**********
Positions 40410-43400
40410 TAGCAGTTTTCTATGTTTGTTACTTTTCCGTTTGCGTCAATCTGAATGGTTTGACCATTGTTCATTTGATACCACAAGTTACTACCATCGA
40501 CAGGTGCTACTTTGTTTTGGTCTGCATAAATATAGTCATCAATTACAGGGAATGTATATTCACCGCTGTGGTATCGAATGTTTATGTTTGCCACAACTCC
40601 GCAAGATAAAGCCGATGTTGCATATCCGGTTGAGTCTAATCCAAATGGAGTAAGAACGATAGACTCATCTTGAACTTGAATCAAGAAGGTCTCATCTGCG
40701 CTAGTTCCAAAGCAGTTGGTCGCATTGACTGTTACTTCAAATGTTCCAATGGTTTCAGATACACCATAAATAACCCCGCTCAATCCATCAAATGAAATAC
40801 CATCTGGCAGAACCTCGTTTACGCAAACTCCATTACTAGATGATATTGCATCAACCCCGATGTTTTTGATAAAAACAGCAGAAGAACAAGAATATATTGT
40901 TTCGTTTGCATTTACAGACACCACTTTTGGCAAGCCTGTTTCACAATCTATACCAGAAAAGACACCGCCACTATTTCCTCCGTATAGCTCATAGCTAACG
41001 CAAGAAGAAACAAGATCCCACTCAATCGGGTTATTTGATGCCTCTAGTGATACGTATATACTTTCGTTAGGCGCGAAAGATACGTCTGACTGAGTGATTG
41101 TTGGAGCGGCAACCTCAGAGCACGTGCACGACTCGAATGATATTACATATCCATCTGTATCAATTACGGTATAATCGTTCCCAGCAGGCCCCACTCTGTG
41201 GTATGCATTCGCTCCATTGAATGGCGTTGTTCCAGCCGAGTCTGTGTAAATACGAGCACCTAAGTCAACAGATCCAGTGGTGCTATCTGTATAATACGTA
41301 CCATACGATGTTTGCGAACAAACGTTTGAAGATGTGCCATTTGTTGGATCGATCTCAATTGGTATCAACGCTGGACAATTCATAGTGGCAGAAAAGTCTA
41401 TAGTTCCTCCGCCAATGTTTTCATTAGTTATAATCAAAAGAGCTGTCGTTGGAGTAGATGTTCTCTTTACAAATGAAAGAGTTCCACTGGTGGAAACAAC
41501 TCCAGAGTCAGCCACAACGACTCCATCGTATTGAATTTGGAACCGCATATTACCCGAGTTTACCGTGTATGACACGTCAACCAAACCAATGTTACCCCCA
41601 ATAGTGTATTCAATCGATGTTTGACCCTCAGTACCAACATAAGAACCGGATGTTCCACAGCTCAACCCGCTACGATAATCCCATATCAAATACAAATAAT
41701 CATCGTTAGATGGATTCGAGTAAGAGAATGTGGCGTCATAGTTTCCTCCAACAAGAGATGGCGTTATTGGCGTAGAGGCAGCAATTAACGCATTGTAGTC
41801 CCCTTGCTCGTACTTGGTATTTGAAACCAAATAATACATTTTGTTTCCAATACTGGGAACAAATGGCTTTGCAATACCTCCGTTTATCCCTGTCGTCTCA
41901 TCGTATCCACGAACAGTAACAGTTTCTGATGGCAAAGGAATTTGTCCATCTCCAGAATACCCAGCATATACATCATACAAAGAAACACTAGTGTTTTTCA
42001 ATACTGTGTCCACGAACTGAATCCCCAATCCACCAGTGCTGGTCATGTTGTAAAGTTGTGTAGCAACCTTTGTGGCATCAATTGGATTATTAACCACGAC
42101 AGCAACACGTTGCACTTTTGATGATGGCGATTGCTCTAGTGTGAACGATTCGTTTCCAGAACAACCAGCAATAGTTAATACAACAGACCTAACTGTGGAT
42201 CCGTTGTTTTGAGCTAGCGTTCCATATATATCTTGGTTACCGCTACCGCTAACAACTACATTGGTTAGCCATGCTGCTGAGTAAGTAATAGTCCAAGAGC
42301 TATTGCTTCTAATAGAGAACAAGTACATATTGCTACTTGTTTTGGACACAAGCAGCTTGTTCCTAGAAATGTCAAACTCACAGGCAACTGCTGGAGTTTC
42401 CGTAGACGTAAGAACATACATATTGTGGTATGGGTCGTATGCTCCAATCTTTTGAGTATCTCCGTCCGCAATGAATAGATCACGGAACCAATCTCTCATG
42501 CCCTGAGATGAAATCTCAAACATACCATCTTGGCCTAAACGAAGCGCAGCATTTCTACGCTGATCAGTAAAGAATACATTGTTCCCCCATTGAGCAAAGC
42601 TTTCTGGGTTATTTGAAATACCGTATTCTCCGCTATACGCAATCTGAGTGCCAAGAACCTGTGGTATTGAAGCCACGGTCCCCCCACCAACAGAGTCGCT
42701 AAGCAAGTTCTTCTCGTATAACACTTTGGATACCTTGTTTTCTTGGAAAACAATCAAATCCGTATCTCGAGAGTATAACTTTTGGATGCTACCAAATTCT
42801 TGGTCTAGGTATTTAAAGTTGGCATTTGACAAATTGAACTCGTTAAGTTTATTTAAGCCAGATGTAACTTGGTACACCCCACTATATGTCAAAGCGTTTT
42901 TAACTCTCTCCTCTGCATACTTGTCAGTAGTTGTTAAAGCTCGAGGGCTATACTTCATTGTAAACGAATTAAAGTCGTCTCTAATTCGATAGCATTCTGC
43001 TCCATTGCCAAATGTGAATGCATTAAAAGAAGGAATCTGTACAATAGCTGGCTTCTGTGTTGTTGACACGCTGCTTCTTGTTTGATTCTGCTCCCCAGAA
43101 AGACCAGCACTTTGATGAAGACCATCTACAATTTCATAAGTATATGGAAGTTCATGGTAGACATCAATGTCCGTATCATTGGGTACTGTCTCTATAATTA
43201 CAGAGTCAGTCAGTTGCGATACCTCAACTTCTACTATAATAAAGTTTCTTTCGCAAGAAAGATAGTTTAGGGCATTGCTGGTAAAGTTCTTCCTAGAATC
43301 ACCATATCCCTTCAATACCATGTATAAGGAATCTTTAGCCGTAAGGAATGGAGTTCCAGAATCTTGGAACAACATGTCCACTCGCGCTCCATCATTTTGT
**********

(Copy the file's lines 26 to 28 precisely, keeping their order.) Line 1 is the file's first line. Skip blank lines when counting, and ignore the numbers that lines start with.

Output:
42801 TGGTCTAGGTATTTAAAGTTGGCATTTGACAAATTGAACTCGTTAAGTTTATTTAAGCCAGATGTAACTTGGTACACCCCACTATATGTCAAAGCGTTTT
42901 TAACTCTCTCCTCTGCATACTTGTCAGTAGTTGTTAAAGCTCGAGGGCTATACTTCATTGTAAACGAATTAAAGTCGTCTCTAATTCGATAGCATTCTGC
43001 TCCATTGCCAAATGTGAATGCATTAAAAGAAGGAATCTGTACAATAGCTGGCTTCTGTGTTGTTGACACGCTGCTTCTTGTTTGATTCTGCTCCCCAGAA